In an interview on CPAC’s main stage Thursday afternoon, Federalist publisher Ben Domenech interviewed Sen. Ted Cruz (R-Texas) and asked about guns, health care, and freedom.
In the wake of the mass shooting at a high school in Parkland, Florida last week, numerous lawmakers and activists have called for more gun control, which Cruz said doesn’t reduce violent crime.
— CPAC 2018 (@CPAC) February 22, 2018
“The Left’s answer is always, always, always: strip the Second Amendment rights of law-abiding citizens,” Cruz said. “Here’s the problem: it just doesn’t work. If you look at the jurisdictions with the toughest gun control laws, cities like Chicago, cities like Washington DC, they often have among the highest murder rates and crime rates.
“You want to see crime take off?” he asked. “Disarm the law-abiding citizens. The criminals love it when law-abiding citizens can’t defend themselves. If you actually wanna to stop crimes, what does work is targeting violent criminals. Going after them like a ton of bricks — putting felons and criminals in jail. That’s what we ought to be doing and that’s what we ought to do.”
Ben asked Cruz about his dust-up with CNN’s Chris Cuomo, who deceptively claimed Cruz was “afraid” to appear on his show and answer questions about guns.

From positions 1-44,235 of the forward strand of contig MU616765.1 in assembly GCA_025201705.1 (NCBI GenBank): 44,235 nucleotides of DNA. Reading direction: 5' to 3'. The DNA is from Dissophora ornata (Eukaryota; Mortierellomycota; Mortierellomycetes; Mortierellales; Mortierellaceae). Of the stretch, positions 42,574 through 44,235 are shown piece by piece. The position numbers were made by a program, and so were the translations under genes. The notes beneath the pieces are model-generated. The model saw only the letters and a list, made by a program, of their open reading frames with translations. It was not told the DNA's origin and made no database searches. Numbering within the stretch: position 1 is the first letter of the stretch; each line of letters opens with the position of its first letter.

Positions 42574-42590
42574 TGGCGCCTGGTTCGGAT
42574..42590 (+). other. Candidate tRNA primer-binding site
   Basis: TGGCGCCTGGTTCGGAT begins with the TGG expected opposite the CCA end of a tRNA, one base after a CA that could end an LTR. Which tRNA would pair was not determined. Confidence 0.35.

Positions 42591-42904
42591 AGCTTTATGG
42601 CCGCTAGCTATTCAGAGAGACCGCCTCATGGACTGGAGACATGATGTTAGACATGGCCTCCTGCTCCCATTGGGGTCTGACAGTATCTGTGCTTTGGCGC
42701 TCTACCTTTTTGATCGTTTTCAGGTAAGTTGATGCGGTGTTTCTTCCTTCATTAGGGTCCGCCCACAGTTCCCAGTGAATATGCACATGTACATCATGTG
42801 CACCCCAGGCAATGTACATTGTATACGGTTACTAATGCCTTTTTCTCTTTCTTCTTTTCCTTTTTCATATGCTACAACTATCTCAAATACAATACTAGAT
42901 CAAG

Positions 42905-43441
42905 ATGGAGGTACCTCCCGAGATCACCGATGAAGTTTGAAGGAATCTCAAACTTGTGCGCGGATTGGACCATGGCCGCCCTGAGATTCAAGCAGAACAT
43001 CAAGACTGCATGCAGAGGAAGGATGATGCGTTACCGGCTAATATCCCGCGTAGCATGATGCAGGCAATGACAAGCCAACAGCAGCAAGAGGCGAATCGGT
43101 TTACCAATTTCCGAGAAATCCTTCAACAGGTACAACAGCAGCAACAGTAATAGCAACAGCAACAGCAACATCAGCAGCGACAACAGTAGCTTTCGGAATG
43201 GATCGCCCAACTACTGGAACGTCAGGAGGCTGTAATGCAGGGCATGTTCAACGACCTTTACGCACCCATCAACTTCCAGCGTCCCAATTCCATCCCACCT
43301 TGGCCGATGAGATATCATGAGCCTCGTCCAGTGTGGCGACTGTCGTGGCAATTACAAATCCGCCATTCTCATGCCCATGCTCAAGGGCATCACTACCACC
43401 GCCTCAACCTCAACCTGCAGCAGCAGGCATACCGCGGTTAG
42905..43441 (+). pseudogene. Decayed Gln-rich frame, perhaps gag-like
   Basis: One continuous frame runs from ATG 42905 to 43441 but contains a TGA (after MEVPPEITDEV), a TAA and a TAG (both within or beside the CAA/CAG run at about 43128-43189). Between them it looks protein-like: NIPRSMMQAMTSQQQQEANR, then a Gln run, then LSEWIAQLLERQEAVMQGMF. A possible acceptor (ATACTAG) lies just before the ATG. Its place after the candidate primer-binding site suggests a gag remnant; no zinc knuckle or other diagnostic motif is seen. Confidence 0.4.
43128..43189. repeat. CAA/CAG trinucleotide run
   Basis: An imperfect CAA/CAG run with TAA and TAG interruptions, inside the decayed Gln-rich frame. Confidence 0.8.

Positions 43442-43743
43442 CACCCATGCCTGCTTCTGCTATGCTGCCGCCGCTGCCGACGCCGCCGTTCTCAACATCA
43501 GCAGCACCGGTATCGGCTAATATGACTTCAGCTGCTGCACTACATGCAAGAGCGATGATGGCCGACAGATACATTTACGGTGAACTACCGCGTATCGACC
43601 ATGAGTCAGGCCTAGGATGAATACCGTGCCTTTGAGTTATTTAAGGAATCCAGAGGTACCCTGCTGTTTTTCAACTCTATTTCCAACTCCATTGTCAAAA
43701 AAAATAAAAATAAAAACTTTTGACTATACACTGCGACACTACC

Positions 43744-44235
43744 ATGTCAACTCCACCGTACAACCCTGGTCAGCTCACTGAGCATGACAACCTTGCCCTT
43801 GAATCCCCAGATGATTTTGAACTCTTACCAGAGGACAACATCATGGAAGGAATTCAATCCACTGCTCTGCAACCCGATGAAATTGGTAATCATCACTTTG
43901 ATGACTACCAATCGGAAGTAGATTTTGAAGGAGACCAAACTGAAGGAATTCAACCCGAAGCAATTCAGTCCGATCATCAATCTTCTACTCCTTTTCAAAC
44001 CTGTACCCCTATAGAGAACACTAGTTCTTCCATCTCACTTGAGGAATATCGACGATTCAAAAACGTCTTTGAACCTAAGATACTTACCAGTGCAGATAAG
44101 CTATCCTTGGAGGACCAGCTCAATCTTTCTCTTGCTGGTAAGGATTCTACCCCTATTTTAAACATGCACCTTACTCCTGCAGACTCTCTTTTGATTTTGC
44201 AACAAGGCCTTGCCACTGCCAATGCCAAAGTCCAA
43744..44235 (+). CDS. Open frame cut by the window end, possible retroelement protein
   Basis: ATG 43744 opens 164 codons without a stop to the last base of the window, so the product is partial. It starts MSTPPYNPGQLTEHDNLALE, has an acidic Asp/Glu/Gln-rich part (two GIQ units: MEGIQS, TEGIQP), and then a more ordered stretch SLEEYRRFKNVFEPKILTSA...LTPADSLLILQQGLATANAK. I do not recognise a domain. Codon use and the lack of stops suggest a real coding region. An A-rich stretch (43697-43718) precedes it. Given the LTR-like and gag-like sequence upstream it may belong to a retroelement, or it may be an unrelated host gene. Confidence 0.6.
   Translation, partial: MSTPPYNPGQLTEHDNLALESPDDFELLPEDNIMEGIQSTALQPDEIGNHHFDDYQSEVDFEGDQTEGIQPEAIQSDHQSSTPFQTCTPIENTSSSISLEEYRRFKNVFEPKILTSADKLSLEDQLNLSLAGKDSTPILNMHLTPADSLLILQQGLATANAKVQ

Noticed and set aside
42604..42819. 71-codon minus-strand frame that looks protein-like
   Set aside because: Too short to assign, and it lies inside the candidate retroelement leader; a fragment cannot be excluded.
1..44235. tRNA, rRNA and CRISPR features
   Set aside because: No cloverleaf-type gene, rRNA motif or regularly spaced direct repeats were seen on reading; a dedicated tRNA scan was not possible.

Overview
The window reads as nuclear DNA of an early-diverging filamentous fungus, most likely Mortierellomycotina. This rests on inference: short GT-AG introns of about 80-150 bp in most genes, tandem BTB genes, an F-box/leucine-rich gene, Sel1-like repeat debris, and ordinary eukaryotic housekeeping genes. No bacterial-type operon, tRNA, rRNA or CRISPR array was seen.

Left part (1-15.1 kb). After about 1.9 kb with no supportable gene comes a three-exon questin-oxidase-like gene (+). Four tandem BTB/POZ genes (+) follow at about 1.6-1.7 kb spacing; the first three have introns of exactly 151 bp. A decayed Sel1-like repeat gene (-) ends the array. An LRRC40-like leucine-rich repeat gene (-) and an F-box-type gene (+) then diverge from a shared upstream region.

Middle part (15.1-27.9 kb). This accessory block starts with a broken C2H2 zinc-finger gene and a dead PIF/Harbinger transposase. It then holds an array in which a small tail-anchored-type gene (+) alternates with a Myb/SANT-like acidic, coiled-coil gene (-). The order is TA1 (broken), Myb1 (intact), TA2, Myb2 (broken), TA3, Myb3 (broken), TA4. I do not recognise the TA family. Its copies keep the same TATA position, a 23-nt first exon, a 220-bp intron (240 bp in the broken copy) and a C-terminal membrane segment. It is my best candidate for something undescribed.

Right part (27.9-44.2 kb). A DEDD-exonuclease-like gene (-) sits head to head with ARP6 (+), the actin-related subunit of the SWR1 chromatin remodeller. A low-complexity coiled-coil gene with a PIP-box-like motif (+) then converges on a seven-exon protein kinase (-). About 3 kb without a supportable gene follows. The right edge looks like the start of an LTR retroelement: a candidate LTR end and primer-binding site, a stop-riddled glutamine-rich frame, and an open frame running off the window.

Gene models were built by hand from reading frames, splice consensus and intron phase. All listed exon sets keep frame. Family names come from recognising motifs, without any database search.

“I’m quite certain in the history of the universe, no one has been afraid of Chris Cuomo,” Cruz quipped.
After Cruz called Obamacare repeal the “biggest unfinished commitment” for the first all-Republican Congress and presidency in a decade and detailed Obamacare’s failures, he said, “It’s what led Bill Clinton to call Obamacare ‘one of the craziest things in the world.’ About the only time I ever agreed with Bill Clinton — well, other than about Hillary.”
He followed with, “I’m going to get in trouble for that one.”
Ben asked the Texas senator about a message he had for young people who face criticisms on campus and from members of the media for their beliefs.
“I call young people ‘generation freedom,'” Cruz said. “You want to know what resonates to some college that’s run by a bunch of ’60s hippies that are imposing some draconian speech code?”
“Lemme say to all of the young people: speak the truth, spread the fire of liberty,” he said. “We think you should have the right to decide, you should be able to chose what school you go to, what doctor you have, the Internet should be free. No taxes, no regulation, you should speak.”
“That’s a message that resonates with young people,” Cruz concluded. “Freedom works.”